Winter Markets In Prague

Prague is a truly beautiful city to visit at any time of the year, but as December rolls in the city is completely transformed into a magical winter paradise. A winter trip to Prague is always a fantastic experience, as the traditional Gothic architecture and picturesque skyline of the city are brought to life by the combination of the crisp winter air and the abundant festive decorations. Winter markets in Prague are a chance to enjoy some of the most authentic and traditional European festive traditions.

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Travellers and locals alike come together in Prague over December, to enjoy all the city has to offer, and its compact centre means that you can walk to and from many of the most exciting sights. The winter markets in Prague are open throughout December, and attract visitors right through to the start of January. As the cold sets in, there's even a chance of snow.

What to see?

Whether you're travelling alone or with loved ones the winter markets in Prague have something to offer. The largest and most highly regarded can be found on Old Town Square, but a slightly quieter (although equally spectacular) market is also held at the nearby Wenceslas Square.

The winter markets offer travellers a chance to experience all kinds of wonderful Czech traditions. An enormous Christmas tree, brought in from the nearby town of Pečky and situated at the Old Town Square Market, is brought to life with a light display each night, which is switched on at around 5.30pm.

The tree is the backdrop to some other must-see traditions. An animal stable hosted in the main market square is a delight for children and adults alike, with goats, sheep, and a donkey on hand to be befriended. Surrounding this are myriad huts, stalls and cabins, all exuding traditional Czech charm, and browsing these should be at the top of your to-do list.

What to buy at Prague's winter markets?

Local artisans take great pride in crafting some of the most beautiful and well made traditional handicrafts to sell over the winter, from dolls and puppets, to wooden toys and even embroidered lace. The markets are the perfect place to pick up souvenirs and decorations like baubles and other ornaments, to be displayed at home each winter thereafter.

Many of the beautifully crafted items on offer are hard to find anywhere else. Bohemian crystal, produced in the regions of Bohemia and Silesia, and some of the purest and most refined in the world, is fashioned by master craftsmen into everything from humble figurines to works of modern art by some iconic designers. Similarly, Bohemian Garnet - a gemstone with a deep, dark red hue only visible in direct light - is only found in the Czech Republic, and is used to make some of the most beautiful jewellery (perfect for gifts) that can be found across the markets.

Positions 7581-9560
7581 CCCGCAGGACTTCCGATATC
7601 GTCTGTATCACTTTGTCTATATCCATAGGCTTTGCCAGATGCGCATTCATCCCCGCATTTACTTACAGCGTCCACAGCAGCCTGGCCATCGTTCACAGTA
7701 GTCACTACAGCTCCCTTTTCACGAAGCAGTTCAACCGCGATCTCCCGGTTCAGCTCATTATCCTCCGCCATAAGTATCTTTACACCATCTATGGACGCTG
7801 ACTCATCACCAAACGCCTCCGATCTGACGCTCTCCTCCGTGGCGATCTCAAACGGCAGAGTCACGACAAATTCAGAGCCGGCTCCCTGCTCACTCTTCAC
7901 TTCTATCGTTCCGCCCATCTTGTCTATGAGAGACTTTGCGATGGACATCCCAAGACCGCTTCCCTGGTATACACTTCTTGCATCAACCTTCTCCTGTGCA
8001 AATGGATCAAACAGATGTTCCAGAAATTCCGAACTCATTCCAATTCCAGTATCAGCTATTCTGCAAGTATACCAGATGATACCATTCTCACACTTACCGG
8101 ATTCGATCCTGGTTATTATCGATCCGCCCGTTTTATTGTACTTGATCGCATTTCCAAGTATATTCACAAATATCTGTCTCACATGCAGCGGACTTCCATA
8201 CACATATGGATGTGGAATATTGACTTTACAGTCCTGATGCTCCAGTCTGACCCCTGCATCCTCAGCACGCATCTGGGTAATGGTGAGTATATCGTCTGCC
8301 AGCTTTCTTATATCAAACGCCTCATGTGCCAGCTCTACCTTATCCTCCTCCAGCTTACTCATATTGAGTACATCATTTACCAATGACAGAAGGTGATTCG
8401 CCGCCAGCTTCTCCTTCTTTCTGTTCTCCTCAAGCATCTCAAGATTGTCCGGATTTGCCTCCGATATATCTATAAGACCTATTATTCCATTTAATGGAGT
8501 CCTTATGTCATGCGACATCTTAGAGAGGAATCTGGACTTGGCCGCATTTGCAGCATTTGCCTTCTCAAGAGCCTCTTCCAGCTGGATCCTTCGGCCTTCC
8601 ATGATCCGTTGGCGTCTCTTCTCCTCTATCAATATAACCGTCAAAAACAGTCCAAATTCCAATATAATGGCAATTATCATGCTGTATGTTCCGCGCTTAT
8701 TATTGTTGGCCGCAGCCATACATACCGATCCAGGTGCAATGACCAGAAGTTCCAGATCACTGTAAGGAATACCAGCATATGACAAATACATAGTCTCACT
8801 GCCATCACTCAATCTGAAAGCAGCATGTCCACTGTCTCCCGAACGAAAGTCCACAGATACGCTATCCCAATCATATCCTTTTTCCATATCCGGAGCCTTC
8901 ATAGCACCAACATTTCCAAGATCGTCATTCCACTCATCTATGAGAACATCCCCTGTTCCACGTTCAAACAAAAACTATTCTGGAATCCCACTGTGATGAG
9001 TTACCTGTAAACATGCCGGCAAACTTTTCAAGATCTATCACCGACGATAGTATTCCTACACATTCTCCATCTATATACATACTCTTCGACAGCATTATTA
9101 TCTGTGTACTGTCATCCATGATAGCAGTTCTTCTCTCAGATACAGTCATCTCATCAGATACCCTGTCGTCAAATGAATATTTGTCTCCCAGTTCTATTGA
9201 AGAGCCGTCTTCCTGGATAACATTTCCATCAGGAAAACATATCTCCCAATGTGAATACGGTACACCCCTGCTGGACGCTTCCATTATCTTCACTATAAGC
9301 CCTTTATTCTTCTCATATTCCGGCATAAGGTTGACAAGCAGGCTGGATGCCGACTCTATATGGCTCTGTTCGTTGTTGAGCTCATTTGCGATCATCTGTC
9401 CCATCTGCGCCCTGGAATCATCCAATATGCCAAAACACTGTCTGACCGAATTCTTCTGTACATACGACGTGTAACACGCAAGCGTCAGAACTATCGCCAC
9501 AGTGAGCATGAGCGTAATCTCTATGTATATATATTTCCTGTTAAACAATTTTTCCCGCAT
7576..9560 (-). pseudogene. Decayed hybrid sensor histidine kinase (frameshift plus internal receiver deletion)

For the younger visitors, classic Czech toys can be found in many of the winter markets in Prague. Most popular among these are the expertly shaped wooden toys like rocking horses, and puppets that owe their designs to classic Czech theatre.

Prague, Czech Republic, City, River, Castle

What to eat at the winter markets in Prague?

You'll be spoilt for choice when it comes to food and drink during a winter stay in Prague. Some must-try delicacies include whole large hams which can be seen roasting slowly on spits, and are sliced and served fresh, along with Klobasa - barbecued Czech sausages. For a sweeter treat, you can indulge in some freshly prepared cakes and pastries, such as 'trdelnik', a hot sugar-coated cinnamon roll, made by wrapping dough in a spiral around a wooden roller suspended above hot coals.

To quench your thirst, there are plenty of classics to choose from, from mulled wine , known as 'svařák' in Czech, to velvety hot chocolate. For a chilled alternative, try one of the Czech Republic's famous beers like Černá Hora (brewed since 1298).

If traditional food is something that appeals, you could even spend an afternoon at the markets purchasing the ingredients to make your very own 'cukrovi'. These biscuits are traditionally made with family during the festive period, and there are few more authentically Czech ways to spend a winter evening in Prague than by baking your very own cukrovi with the children after a day out at the markets.

Other things to see:

After experiencing the wonders of the winter markets in Prague, you can indulge in a little culture by attending one of the many ballets, operas and concerts that are held throughout the winter months. From winter classics like Tchaikovsky's The Nutcracker at Prague's National Theatre, to classical music concerts held in Prague's Old Town Klementinum (founded in 1232), there are countless performances to be enjoyed. For a more traditional experience, you could even spend an evening at Prague Theatre, and enjoy a marionette puppetry performance.

Other stunning attractions to visit include the majestic Prague Castle. This historic and culturally significant landmark was built in around the year 880, and is the world's largest coherent castle complex. With both audio and guided tours available, exploring the castle is an afternoon well spent - and it will even play host to its own festive markets throughout December.

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